ABI Research:  The advent of home automation and rapid rise of smart home connected devices is seeing some vendors and new startups scramble to become a part of the movement, with ABI Research forecasting 360 million smart home device shipments by 2020. But many companies are leaving major security flaws in the wake of their hurried attempts to penetrate the market, producing products riddled with bugs and unpatched vulnerabilities. Ignoring cybersecurity at the design level provides a wide open door for malicious threat actors to exploit smart home products. “We see an alarming increase in ransomware in smart TVs and IP cameras, code injection attacks, evidence of zero-day threats, and password eavesdropping for smart locks and connected devices,” says Dimitrios Pavlakis, Industry Analyst at ABI Research. “The current state of security in the smart home ecosystem is woefully inadequate. Smart home device vendors need to start implementing cybersecurity mechanisms at the design stage of their products.” Numerous attack vectors have been identified in popular smart home communication protocols, such as ZigBee, Z-Wave, and Wi-Fi. Many companies are creating and selling easy-to-tamper smart locking systems, easy-to-hack sensor systems, and products that host a plethora of software vulnerabilities.  Cont'd...

The Apple Home arrives next week but it won't change the smart home market as we know it

BI Intelligence:  At its September event, Apple announced a new iPhone 7, equipped with faster processing, a better camera, and added features. Additionally, the tech giant announced that iOS 10, the next version of its iPhone operating system, will be available for download on September 13. This means Apple Home will become a native app available on compatible iPhones with iOS 10 onSeptember 13. The Home app, which manages compatible devices, is the final and central part of the Apple smart home ecosystem. The app is built off the Apple HomeKit developer framework, which was released in 2014, and it aims to conquer technological fragmentation within the smart home ecosystem. When testing the new system, BI Intelligence, Business Insider's premium research service, found that many of the devices were simple plug-and-play devices.   Cont'd...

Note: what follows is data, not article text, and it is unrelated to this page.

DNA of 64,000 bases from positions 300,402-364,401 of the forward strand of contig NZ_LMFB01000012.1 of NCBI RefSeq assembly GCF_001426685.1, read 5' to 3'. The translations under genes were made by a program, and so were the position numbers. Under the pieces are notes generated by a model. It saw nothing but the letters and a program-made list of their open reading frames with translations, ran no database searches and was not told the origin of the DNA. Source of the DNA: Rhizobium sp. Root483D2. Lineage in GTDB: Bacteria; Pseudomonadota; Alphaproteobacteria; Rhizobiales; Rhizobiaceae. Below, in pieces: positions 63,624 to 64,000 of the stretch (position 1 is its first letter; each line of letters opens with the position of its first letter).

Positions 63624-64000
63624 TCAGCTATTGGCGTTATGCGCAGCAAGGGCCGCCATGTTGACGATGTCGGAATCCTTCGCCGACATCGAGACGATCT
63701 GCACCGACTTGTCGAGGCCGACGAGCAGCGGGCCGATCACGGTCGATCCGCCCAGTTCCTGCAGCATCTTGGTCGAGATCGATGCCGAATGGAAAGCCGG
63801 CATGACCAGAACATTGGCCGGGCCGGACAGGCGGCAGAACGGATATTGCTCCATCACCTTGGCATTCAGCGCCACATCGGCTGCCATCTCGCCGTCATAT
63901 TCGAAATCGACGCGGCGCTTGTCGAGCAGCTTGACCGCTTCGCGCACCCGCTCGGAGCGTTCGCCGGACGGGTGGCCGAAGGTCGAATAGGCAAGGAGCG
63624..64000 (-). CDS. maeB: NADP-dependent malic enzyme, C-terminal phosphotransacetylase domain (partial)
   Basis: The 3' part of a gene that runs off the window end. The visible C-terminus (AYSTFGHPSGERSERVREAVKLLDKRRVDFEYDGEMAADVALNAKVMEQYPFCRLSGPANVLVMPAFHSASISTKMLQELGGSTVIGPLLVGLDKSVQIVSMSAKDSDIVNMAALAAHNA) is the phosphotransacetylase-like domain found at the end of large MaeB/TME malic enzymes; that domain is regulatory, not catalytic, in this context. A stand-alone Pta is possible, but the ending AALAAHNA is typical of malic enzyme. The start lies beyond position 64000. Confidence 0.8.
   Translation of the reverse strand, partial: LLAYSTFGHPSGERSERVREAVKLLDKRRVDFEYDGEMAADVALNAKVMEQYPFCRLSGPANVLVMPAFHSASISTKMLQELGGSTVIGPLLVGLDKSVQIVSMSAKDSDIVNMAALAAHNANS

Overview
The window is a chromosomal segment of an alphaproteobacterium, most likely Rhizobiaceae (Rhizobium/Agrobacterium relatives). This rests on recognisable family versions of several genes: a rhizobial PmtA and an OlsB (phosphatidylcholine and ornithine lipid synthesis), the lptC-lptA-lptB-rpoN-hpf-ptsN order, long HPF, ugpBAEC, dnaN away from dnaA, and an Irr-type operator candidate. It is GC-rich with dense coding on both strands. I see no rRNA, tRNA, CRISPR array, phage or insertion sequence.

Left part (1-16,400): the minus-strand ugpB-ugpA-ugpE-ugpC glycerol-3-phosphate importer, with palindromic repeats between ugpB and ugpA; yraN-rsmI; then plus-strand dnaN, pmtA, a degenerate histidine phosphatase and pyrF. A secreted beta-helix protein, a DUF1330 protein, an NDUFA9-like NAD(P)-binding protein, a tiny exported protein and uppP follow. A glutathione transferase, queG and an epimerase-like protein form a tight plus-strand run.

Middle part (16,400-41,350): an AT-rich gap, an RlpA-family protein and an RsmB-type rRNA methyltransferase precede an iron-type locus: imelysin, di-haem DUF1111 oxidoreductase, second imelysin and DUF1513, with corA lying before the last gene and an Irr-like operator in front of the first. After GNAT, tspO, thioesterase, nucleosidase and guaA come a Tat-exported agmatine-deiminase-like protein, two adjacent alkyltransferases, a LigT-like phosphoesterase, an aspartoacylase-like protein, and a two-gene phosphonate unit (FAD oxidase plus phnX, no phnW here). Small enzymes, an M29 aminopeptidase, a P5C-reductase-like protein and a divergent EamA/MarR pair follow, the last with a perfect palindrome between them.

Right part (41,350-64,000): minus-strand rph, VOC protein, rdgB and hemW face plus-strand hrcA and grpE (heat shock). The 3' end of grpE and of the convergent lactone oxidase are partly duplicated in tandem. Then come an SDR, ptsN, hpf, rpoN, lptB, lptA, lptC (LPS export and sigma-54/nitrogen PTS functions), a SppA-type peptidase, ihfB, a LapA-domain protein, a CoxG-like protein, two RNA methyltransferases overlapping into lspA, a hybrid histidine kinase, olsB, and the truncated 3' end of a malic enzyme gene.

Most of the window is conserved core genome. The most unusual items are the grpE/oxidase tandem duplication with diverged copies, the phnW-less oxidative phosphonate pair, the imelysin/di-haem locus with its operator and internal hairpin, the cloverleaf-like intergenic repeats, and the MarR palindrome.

Records 46 to 60 of 185

First | Previous | Next | Last

Security & Communication - Featured Product

Comelit - VIP Kit With Planux Monitor With WIFI/3G/4G Remote APP - 8512IM

Comelit - VIP Kit With Planux Monitor With WIFI/3G/4G Remote APP - 8512IM

The kit allows use of the video entry phone system via a door entry monitor as well as tablets and smartphones on the Wi-Fi network, or remotely on 3G (or higher) networks. The gateway in the pack allows connection of other devices (Comelit VIP door entry monitors or PCs) besides the door entry monitor supplied. In all cases, the gateway should be connected to an ASDL router or another device guaranteeing local Wi-Fi and mobile 3G connectivity. Depending on bandwidth limitations, the gateway can serve up to 15 appliances (including door entry monitors, smartphones, tablets and PCs) with 4 simultaneous door entry monitor streams. It also allows "intercom" communication between all of the 16 devices served. For mobile devices, whenever both modes are available and enabled, the app automatically switches. .